If we’re down to the life preserving riding crop, we must be getting close to the end, mustn’t we?

Maybe not.

Is Steve Jinks the bad guy we think he is? So far – YES. But no, in fact, he’s not. He’s helping Sykes to get information to help his BFF, Claudia, and that information comes in the form of the location of Syke’s evil lair: Skybrook 3, an abandoned airplane hangar (I hope it’s not in Compton). The Dirty 1/4 Dozen raid the hanger with really, really cool Tesla rifles (I wish I’d had one of those when I had my taxes audited a couple years ago), but they’re too late. Everything’s been cleaned out except for …

… Steve Jinks’ lifeless body!!!

You see, it never pays to be a double agent. You only end up getting double crossed.

I feel like I’m running a marathon with this recap, and the prize for finishing first is that you get to run another marathon. Whew!

Anyway, Jinks didn’t die in vain. He managed to convey a clue that sends our dynamic duo of Pete and Myka to Hong Kong for a final battle with Sykes and his slimy crew. Get ready now, because if you thought there were a lot of artifacts in a normal episode of Warehouse 13, you ain’t seen nothing yet.

Sykes is trying to get past something called a Chess Lock in a lost sanctum used by former warehouse regents. Sykes wants H.G. to unlock it, since she’s such a smarty pants and all. Tyler, the hacker we met earlier, hacks wrong and gets his. Myka, with all the pluck of a true hero, stands to meet the same fate when H.G. intervenes and uses information that she’s recalled at the last moment. This gives Sykes an entry portal into the Warehouse, which is guarded by an impenetrable shield generated by Regent Jane’s shackle artifact. That shackle activated when Marcus fired on the Warehouse with a pirate cannon that came into his possession (I didn’t stutter – pirate cannon, something else I could have used in my tax audit). Sykes uses the portal to enter the Warehouse in order to find the Collodi Bracelet that he’d used earlier in his life. He finds it and uses it to walk again, no … to run. He attempts an escape through the portal, gets caught and dies. Myka and H.G., still on the other side of the portal, retrieve the bracelet from an escaping Jane. But wait, there’s more. Sykes rigged his wheelchair with a particularly nasty WWII bomb (doesn’t everyone??), and no one can figure out how to disarm it in time. H.G. whips up a protective barrier around the good guys and sacrifices herself when the bomb detonates. Warehouse 13 is pretty much reduced to fixer upper status, but at least Myka, Pete, and Artie are still compos mentis.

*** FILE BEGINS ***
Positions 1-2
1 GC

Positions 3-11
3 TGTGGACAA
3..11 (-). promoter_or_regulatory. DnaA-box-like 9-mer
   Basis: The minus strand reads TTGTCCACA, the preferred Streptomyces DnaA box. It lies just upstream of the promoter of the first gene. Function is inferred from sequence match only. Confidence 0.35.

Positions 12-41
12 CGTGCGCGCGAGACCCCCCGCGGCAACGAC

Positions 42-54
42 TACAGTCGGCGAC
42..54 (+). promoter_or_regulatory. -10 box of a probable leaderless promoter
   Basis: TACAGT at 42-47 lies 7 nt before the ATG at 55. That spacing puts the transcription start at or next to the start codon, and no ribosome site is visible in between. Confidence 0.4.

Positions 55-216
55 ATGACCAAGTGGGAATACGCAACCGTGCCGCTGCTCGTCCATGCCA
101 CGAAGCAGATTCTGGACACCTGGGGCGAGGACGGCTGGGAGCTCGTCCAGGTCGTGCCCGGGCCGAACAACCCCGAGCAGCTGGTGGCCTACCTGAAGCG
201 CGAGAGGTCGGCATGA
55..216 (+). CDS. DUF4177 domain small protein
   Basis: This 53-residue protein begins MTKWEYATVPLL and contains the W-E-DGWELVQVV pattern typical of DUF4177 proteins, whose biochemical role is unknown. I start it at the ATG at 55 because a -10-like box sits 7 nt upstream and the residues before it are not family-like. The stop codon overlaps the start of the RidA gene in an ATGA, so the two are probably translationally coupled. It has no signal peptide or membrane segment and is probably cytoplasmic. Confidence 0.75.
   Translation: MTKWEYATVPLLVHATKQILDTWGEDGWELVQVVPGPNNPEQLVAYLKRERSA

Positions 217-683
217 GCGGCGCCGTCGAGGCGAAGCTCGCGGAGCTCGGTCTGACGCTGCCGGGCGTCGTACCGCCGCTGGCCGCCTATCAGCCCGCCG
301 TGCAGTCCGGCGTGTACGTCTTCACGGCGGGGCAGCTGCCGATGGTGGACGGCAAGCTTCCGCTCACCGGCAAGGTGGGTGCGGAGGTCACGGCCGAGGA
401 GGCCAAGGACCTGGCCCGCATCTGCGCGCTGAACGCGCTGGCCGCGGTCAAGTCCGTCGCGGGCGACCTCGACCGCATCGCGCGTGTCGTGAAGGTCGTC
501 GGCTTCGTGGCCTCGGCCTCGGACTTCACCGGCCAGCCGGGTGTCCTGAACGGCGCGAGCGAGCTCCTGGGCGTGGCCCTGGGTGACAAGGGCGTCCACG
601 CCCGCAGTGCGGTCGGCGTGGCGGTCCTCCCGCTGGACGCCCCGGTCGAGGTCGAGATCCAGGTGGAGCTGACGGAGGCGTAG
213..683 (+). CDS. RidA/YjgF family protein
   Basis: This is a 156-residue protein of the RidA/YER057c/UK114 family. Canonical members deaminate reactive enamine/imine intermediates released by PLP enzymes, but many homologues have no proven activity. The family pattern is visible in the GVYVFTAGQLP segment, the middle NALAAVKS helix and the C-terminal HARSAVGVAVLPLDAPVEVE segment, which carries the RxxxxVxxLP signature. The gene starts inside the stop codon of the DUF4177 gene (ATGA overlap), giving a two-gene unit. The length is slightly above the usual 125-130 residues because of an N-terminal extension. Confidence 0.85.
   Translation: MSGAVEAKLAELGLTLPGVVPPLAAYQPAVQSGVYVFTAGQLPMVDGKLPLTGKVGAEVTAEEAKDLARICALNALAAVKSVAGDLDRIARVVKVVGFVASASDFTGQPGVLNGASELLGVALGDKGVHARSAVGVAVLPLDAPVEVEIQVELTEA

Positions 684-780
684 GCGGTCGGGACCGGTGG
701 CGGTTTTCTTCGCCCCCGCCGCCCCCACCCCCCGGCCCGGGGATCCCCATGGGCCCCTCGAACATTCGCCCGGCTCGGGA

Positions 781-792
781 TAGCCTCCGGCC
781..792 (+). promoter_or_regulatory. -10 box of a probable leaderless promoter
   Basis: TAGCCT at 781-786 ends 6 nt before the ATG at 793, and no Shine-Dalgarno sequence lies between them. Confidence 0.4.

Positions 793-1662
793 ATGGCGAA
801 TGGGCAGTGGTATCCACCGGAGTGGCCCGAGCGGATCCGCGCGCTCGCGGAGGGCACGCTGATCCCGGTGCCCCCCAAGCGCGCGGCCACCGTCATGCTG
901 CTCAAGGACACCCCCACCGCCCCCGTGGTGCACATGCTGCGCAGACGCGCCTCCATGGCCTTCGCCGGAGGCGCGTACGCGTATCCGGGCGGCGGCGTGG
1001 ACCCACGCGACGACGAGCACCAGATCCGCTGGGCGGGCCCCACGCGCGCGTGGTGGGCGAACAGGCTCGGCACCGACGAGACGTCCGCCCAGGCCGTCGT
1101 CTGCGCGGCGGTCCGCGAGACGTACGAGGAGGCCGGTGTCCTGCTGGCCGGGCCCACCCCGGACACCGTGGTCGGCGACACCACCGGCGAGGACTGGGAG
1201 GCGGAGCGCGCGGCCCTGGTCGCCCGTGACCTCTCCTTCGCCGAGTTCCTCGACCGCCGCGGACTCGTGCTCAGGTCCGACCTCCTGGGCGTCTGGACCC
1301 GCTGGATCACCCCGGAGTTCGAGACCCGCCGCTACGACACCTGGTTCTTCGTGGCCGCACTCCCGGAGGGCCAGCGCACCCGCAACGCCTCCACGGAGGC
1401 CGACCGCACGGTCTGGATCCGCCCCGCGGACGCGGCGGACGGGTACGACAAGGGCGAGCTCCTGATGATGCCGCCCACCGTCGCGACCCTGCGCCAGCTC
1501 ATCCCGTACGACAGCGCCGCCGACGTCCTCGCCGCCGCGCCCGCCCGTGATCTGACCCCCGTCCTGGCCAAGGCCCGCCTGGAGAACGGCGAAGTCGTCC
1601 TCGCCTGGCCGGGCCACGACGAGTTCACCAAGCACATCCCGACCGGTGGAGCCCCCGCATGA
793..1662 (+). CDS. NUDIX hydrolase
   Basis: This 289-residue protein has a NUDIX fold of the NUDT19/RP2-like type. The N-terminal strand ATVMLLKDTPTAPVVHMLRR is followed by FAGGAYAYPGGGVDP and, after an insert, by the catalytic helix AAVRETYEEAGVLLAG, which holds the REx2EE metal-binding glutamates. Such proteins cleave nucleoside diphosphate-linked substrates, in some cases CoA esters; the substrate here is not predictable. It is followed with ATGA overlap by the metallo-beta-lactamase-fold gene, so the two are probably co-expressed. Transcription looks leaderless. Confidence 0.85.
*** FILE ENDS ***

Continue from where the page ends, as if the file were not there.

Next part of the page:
Elsewhere, Claudia is trying to find a metronome artifact that keeps evil Marcus alive. She locates it and takes him out before he can kill Leena and Mrs. Frederic. Claudia has plans for the metronome … it might be used to bring Jinks back to life. Before she can work it, however, the Warehouse blast reduces Mrs. Frederic to a grisly husk.

Who would have thought that she’d receive the Shangri La treatment?

Well, I did. But don’t tell anyone.

Just when you didn’t think anything could get worse, it doesn’t. In fact, Artie pulls out a pocket watch given to him by MacPherson when the two of them were buddy buddy. What could this mean? A pocket watch artifact?

You can bet your Rolex that it doesn’t just tell time!!

Well, I’ve punished you enough with that extended recap. It was, after all, two episodes and I did leave a lot of little things (mercifully) out.

The shows were a great way to tie a lot of this season’s story arc together while still leaving the audience hanging from that metaphorical cliff. What will happen next? Who the hell knows …

… but I’m going upstairs to see if I still have my grandfather’s pocket watch in the drawer by the bathroom sink. If it works for Artie, it might work for me.

Naaaaaaah …

Like the rest of you, I’ll just wait for the start of Season Four.



Tom Carroll is a writer and artist who has worked in video games, online media, and comic books. Most recently he worked for Interplay Entertainment (Giants: Citizen Kabuto for PS2) and Rockstar San Diego (Midnight Club series and Red Dead Redemption). He wrote P.O.D.: The Nexus (2008, Zondervan Press, a division of Harper-Collins), and has his own comic property, The Gun Nose Chronicles, in development. He currently writes for Game Developer magazine and Comics Bulletin.